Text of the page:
"Recovery" Fable Unravels As BOE Cuts Growth Forecast, Eurozone Slashes Inflation Outlook

As you might have noticed, the “recovery” story is starting to fall apart.

Central banks across the globe are running out of excuses for why trillions upon trillions in global QE have been an abject failure when it comes to resuscitating global demand and trade.

Far from creating the type of robust “recovery” Ben Bernanke envisioned when he set the stage for what has become an eight-year-old foray into Keynesian insanity, round after round of monetary madness has only set the world on a race to some nightmarish Krugman “bottom” where the effective lower bound is breached only to see cash banned so PhD economists can strip citizens of their economic autonomy.

On Thursday we get the latest admissions from central bankers who are increasingly forced to admit that things aren’t going as (centrally) planned.

The Bank of England on Thursday cut its growth forecasts to 2.2% from 2.5% in its latest inflation report and also released minutes from its latest monetary policy meeting. Inflation will remain below 1% for the balance of the year, the bank says, and will not hit 2% until Q1 2018.  Or as Haruhiko Kuroda would say: “We see signs that inflation is moving towards our target.”

Growth in 2017 was also revised lower to 2.4% from 2.7%. “The softer forecasts imply tougher times ahead for chancellor George Osborne’s deficit reduction plan,” FT writes. “Weaker growth would translate into lower tax receipts, making closing the gap between expenditure and revenues harder.”

In his letter to the chancellor, Mark Carney opened the door for MOAR. “Were these downside risks to materialise, market expectations of the future path of interest rates could adjust further to reflect an even more gradual and limited path for bank rate increases than is currently priced,” he said. “The committee could also decide to extend the asset purchase facility or to cut the bank rate further towards zero from its current level of 0.5 per cent."

"[China's economic rebalancing, more capital flows, tighter financial conditions, and increased market volatility] pose downside risks to growth in the United Kingdom via trade, financial and confidence channels," Carney told a news conference," Carney told reporters on Thursday. "The outlook for trade is particularly challenging with net exports expected to drag on UK growth over the forecast period."

The newly released minutes show that Ian McCafferty, the only voting member arguing for a hike, abandoned his dissenting view to join his compatriots in a decision to remain on hold.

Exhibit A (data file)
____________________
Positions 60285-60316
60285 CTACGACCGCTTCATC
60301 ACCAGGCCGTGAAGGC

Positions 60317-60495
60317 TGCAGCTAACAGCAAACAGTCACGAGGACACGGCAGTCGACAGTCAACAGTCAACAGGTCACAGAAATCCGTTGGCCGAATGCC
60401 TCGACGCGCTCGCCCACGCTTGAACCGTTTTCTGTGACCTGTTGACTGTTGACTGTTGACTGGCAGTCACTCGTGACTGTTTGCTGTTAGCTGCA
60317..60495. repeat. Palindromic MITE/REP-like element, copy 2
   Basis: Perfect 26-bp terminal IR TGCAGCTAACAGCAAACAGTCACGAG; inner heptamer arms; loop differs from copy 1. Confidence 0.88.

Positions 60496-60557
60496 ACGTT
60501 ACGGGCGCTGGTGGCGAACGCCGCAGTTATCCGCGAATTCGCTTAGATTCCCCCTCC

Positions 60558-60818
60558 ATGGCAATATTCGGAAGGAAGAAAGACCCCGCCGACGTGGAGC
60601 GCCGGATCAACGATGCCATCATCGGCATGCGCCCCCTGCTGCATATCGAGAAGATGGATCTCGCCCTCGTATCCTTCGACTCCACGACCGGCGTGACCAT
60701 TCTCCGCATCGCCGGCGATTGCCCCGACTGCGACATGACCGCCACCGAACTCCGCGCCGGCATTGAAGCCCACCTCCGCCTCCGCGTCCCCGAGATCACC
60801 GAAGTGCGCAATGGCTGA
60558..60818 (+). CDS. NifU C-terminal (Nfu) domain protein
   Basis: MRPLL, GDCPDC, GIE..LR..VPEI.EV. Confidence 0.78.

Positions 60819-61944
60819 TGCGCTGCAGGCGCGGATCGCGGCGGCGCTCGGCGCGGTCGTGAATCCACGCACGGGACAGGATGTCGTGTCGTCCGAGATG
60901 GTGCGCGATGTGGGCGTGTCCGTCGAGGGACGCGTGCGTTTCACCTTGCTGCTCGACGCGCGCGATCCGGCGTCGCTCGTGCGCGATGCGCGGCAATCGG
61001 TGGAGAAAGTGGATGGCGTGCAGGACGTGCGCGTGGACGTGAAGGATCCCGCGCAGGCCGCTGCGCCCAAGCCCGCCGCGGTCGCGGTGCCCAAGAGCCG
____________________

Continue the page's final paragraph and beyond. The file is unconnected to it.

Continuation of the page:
So, yeah. So much for that BOE rate hike.

Meanwhile, in the deflationary paradise that is the eurozone, the EU Commission has cut its 2016 growth forecast to 1.7% from 1.8% citing worsening performances from Germany, France, and Italy. 

More worrisome was the inflation outlook. The commission slashed its outlook for inflation by half to just 0.5% this year

"Europe's moderate growth is facing increasing headwinds, from slower growth in emerging markets such as China, to weak global trade and geopolitical tensions in Europe's neighborhood," Commission Vice President Valdis Dombrovskis said in a statement.

“With the assumed path of energy prices, inflation should remain very low in the first half of this year,” Pierre Moscovici said in Brussels. “It should then rise slightly in the second half when the impact from the past sharp falls in oil prices abates.”

Sure it will. That's of course assuming oil doesn't continue to slide. 

For his part, Mario Draghi blames a "conspiracy." “There are forces in the global economy today that are conspiring to hold inflation down,” the former Goldmanite said in a speech in Frankfurt on Thursday. “Those forces might cause inflation to return more slowly to our objective," he added.

That's ok. Maybe the refugees will boost consumer spending. 

Of course you shouldn't expect any of this to derail policy makers in their lunatic quest to "fix" what's holding back global growth and trade and what's keeping inflation stuck in neutral. On that note we close with comments from the ECB's Yves Mersch:

"I cannot tell you what we will be doing because this depends on 22 other colleagues who also have their opinion."


“We have further possibilities, our toolbox is not exhausted, but I will not fuel any expectations by giving you comment one instrument rather than another one."


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